"Always be prepared to give an answer to everyone who asks you to give the
reason for the hope that you have. But do this with gentleness and respect,
keeping a clear conscience, so that those who speak maliciously against your
good behavior in Christ may be ashamed of their slander" (1Pe
Christians should respond with care. "Gentleness" (or
"meekness") is the quality that trusts God to do the work of changing attitudes
(2Ti 2:24-25; cf also Pro 15:1: "A gentle answer turns away wrath, but a harsh
word stirs up anger").
"And the Lord's servant must not quarrel; instead, he must be kind to everyone,
able to teach, not resentful. Those who oppose him he must gently instruct, in
the hope that God will grant them repentance leading them to a knowledge of the
truth" (2Ti 2:24,25).
In its use in Scripture, "prautes" (gentleness) has a fuller,
deeper significance than in nonscriptural Greek writings; it consists not in a
person's "outward behavior only; nor yet in his relations to his fellow-men; as
little in his mere natural disposition. Rather it is an inwrought grace of the
soul and the exercises of it are first and chiefly towards God. It is that
temper of spirit in which we accept His dealings with us as good, and therefore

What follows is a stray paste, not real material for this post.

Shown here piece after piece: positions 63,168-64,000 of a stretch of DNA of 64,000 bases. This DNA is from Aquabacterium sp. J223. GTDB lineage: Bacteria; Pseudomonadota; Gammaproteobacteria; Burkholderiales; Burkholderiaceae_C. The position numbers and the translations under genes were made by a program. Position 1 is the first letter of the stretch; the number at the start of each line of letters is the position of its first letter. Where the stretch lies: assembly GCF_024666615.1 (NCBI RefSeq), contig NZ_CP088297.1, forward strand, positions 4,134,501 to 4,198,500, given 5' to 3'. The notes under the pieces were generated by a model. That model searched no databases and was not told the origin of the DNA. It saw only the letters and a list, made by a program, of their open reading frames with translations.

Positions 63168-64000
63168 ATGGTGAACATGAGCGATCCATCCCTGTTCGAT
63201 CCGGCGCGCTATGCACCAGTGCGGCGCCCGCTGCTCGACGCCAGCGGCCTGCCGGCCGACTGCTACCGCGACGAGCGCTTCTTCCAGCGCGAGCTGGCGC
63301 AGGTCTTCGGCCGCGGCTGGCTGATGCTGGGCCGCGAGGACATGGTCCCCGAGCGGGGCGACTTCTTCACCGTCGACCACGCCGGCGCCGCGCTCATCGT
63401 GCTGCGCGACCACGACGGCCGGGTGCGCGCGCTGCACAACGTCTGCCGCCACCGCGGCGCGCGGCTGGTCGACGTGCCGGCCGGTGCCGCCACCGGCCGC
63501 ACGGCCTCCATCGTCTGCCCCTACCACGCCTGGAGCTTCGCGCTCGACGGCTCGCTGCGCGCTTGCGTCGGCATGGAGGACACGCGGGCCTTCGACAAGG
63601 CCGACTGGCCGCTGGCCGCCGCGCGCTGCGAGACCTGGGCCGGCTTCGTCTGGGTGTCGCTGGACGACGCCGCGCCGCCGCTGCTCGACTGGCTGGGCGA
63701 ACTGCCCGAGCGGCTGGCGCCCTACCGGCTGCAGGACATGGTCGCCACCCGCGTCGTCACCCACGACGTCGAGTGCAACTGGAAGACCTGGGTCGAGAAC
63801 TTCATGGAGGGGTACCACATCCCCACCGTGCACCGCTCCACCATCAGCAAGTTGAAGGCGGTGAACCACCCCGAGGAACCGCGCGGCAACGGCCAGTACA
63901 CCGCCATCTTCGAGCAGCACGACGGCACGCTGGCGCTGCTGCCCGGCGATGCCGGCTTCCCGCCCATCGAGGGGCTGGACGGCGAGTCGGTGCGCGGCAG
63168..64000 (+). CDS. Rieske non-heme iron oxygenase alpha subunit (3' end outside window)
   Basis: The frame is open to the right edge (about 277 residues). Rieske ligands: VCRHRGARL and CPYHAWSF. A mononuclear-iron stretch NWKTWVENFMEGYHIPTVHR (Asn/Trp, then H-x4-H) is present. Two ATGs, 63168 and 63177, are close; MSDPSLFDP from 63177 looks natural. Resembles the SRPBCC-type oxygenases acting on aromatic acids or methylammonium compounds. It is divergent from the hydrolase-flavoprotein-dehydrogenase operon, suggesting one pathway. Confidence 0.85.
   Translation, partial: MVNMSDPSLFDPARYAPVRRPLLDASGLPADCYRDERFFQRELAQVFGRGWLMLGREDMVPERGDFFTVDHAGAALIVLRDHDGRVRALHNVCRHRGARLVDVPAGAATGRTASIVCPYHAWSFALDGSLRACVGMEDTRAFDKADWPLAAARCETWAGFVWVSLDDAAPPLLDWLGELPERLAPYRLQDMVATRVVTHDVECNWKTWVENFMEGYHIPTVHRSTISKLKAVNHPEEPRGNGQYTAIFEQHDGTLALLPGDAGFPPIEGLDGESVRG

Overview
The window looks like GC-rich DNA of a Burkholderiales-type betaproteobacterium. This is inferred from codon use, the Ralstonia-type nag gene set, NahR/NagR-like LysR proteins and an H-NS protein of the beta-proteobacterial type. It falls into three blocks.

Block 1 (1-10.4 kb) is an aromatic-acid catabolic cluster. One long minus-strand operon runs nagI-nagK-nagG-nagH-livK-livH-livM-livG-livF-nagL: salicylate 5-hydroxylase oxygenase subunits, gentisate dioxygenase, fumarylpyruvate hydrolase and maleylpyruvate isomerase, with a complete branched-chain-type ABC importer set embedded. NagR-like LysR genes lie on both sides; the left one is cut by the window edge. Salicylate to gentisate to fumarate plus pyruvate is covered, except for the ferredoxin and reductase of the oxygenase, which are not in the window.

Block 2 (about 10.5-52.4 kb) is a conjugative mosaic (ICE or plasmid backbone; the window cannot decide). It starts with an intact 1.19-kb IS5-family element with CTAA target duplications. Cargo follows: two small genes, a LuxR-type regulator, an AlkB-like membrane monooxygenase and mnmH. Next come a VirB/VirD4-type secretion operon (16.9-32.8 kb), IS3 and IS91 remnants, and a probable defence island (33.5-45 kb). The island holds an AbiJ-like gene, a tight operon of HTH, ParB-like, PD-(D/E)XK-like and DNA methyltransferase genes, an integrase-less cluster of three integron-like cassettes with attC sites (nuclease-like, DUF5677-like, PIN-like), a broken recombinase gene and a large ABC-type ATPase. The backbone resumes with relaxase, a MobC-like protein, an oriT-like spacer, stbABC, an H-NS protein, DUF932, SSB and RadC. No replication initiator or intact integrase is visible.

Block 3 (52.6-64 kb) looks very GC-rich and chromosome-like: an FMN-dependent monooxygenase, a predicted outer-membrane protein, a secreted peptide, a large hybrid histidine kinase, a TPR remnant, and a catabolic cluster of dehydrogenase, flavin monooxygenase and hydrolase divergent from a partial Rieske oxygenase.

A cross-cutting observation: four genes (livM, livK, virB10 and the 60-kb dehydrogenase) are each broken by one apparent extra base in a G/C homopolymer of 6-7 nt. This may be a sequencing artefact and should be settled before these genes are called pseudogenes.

without disputing or resisting; it is closely linked with the word
'tapeinophrosune' (humility), and follows directly upon it, in Eph 4:2; Col
3:12; cf the adjectives in the LXX of Zep 3:12, 'meek and lowly';... it is only
the humble heart which is also the meek, and which, as such, does not fight
against God and more or less struggle and contend with Him. This meekness,
however, being first of all a meekness before God, is also such in the face of
men, even of evil men, out of a sense that these, with the insults and injuries
which they may inflict, are permitted and employed by Him for the chastening and
purifying of His elect" (Trench). In Gal 5:23 it is associated with "enkrateia",
The meaning of "prautes" "is not readily expressed in English,
for the terms meekness, mildness, commonly used, suggest weakness and